Warner Bidder Looking For New Way to Sell CDs and DVDs
-- Private equity firm Gores Group's Alec Gores said he would like to merge Alliance Entertainment Corp. with a Hollywood studio. "There are some great assets and great opportunities that I think we could put together and add some value to them," he said in an interview with Bloomberg Television. "But I don't want to be viewed as a guy coming in to Hollywood to rescue Hollywood."
Along with Platinum, Gores bid on Miramax Films in early 2010. Later last year, through a joint venture the two companies acquired Alliance, the country's largest wholesale distributor of CDs, DVDs and videogames. In March, Alliance acquired wholesale distributor EDGE Entertainment Distribution.
But should Gores be viewed as a guy coming to save the music business? Along with Platinum Equity, Gores is currently one of the final three bidders for Warner Music Group. "The end game is to take that business and take all the things that they have, this asset, and try to evolve that business into the new way of DVDs and music," he told Bloomberg.
These are only two brief statements, but much can be gained from them. Gores sees value in physical product, perhaps untapped value that will allow CDs and DVDs to continue profitability into their long, happy retirement years. Note that he didn't mention a combination of companies would result in cost savings. Instead, he said combining Alliance and a Hollywood studio could "add some value" to the merged company. He sees value where most people see a dying business model.
These statements are sure to disappoint some people. Gores is not talking about new digital business models, reshaping entertainment companies for the digital era or partnering with digital companies to build new digital sales channels. He's not talking about subscription or ad-supported services. He didn't mention Apple, Facebook or Netflix. Instead, he's talking about keeping the cash cow out to pasture a little longer.
But it's clear Gores sees value in physical product. Or, at the least he sees what he believes are undervalued assets. And while consumers are still willing to buy them and retailers still willing to stock them, physical entertainment products and their distribution infrastructure still have some value left in them -- at the right purchase price, of course.
Buongiorno Acquires Dada.net
-- Italian mobile services provider Buongiorno has acquired Dada.net for 28.5 million euros. Dada Entertainment, Data.net's U.S. subsidiary, has the mobile streaming service Play.me, mobile content store Motime and ringtone store Music Box. It operates in Italy, the United States, Canada, Germany, France, Brazil and 10 other markets.
Sacramento Bee Op-ed Examines Amazon's Biz Model
-- The Sacramento Bee's op-ed page has strong language for Amazon. While the newspaper occasionally exaggerates for effect -- the ecommerce giant's business model is actually based more on customer service and supply than "a refusal to collect sales tax" -- it sums up the situation pretty well. The short version: As states look for more revenue, taxing Internet sales is not as taboo an idea as it was a few years ago.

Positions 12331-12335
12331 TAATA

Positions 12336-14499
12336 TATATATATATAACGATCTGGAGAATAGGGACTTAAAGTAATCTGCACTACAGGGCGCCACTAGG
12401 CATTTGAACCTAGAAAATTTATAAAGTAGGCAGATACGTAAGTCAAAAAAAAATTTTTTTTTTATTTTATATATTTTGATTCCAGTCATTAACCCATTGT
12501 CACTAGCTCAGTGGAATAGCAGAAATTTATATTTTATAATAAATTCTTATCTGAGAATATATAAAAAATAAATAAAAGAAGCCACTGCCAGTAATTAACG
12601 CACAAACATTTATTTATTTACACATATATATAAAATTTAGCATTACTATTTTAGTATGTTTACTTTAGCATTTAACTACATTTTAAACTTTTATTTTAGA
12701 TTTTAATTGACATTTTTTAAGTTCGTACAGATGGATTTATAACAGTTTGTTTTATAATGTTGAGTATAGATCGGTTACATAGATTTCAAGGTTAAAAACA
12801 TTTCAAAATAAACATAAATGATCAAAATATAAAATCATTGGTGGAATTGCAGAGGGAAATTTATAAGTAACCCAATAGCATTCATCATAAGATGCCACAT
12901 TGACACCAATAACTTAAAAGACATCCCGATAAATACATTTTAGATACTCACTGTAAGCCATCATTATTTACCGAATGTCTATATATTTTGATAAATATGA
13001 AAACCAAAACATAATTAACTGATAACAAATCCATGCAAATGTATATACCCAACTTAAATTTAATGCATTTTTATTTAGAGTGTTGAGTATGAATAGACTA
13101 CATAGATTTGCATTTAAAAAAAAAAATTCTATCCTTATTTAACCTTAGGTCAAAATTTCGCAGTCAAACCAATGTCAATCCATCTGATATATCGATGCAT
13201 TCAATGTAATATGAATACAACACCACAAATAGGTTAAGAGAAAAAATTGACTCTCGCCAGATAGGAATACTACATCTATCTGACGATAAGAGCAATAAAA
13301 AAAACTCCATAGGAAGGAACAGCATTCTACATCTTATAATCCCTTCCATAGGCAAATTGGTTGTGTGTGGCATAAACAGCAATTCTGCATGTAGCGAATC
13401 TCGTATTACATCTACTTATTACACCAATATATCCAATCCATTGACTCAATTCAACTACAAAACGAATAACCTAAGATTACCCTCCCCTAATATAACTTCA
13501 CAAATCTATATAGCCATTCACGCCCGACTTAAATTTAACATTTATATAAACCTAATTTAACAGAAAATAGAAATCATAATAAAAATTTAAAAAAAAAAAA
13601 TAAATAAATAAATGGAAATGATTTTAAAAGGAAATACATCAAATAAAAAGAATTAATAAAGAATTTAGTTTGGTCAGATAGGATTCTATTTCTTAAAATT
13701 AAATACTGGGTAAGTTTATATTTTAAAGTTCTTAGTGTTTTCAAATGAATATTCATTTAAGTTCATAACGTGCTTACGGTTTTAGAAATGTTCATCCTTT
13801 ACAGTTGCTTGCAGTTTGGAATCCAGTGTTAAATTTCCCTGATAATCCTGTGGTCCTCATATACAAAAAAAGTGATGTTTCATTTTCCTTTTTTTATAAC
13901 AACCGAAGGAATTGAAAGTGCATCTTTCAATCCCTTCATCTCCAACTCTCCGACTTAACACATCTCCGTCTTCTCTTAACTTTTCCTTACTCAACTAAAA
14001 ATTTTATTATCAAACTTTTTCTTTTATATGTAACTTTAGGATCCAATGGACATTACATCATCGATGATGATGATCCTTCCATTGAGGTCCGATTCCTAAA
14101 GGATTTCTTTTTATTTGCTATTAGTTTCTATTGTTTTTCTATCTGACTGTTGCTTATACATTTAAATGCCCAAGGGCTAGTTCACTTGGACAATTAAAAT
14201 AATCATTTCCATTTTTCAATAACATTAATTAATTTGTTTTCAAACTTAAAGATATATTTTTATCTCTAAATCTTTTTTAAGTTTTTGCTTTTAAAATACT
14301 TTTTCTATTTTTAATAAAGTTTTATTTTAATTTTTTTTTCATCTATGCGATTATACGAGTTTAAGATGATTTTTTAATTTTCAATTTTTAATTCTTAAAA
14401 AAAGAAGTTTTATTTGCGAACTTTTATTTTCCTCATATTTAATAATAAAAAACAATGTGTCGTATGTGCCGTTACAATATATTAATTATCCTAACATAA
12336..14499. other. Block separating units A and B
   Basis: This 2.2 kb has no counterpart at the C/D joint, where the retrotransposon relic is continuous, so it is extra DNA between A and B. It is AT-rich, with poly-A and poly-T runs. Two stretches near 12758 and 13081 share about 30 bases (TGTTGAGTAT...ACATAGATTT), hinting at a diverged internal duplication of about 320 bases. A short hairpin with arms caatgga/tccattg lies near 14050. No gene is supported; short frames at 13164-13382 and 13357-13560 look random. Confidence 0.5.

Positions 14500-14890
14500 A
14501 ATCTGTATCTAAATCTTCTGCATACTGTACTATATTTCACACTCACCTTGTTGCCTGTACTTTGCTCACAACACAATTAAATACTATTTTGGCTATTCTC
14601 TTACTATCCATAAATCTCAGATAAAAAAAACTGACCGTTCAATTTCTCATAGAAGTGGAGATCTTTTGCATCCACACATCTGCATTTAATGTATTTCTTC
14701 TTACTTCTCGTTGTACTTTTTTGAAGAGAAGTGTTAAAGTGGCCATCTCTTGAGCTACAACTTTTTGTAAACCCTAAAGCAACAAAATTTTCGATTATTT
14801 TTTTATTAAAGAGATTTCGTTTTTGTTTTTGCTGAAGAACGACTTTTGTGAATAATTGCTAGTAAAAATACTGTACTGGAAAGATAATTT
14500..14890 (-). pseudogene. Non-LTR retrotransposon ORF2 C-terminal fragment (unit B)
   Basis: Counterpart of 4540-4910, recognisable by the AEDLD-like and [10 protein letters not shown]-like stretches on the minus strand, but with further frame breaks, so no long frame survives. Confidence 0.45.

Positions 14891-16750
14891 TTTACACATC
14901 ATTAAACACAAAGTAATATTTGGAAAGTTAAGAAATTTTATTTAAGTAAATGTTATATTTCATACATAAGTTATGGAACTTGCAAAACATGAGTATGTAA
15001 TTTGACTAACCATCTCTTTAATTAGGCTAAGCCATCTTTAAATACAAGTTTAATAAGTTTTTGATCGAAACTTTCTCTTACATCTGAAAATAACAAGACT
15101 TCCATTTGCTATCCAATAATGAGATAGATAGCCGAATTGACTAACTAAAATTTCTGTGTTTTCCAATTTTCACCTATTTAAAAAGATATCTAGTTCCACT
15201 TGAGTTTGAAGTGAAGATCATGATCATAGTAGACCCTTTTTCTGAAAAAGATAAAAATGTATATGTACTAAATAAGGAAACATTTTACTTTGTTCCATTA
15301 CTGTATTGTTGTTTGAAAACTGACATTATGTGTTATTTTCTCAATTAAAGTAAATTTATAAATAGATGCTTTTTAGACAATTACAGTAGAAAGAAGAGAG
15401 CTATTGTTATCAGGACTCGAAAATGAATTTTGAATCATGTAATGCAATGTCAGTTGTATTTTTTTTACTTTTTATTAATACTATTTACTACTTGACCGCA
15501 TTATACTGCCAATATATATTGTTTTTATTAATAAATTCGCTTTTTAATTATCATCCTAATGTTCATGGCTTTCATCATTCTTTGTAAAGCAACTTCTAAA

From the Bee:
"The company bases its business model on a refusal to collect sales taxes. By acting as a scofflaw, Amazon is able to save individual customers a few bucks. Overall, the amount of uncollected sales taxes on Amazon's sales is huge -- $83 million a year in California alone. All the while, honest retailers follow the law, collect sales taxes, and for their good deeds are losing sales.
Three bills are pending in the California Legislature, carried by Assemblywoman Nancy Skinner, D-Berkeley; Assemblyman Charles Calderon, D-Whittier; and Sen. Loni Hancock, D-Berkeley. Skinner's bill is pending in the Assembly Appropriations Committee. Hancock's bill could come up for a Senate floor vote this week. Calderon's bill is set for a hearing later this month."
After the state of Illinois passed an Internet tax bill, Amazon immediately closed all affiliate accounts in the state. (Affiliates advertise and link to Amazon products and earn a commission on the resulting sales.) The company has threatened to do the same in California if a similar lax is passed. Sales tax would add to the consumer's final purchase price of everything from consumer electronics to digital downloads -- even Cloud Drive.
ReDigi Raises $535,000
-- ReDigi has raised $535,000, according to an SEC filing. The company claims it has a legal method for facilitating the sale of used MP3 files. This argument has been made in the past, but perhaps no other company has proceeded with the certainty of ReDigi. At its website, the company says it has "spent many hours with well respected law firms" to ensure its "used music marketplace" passes legal muster.
While most people believe the first sale doctrine does not apply to digital downloads, ReDigi argues otherwise. And its argument is so convincing that investors have come on board on company that seems all but certain to become the recipient of one or more lawsuits from record labels. Consumers are paying attention, too. The company's Twitter account already has over 13,000 followers and the site has not even launched yet.
(Digital Media Wire)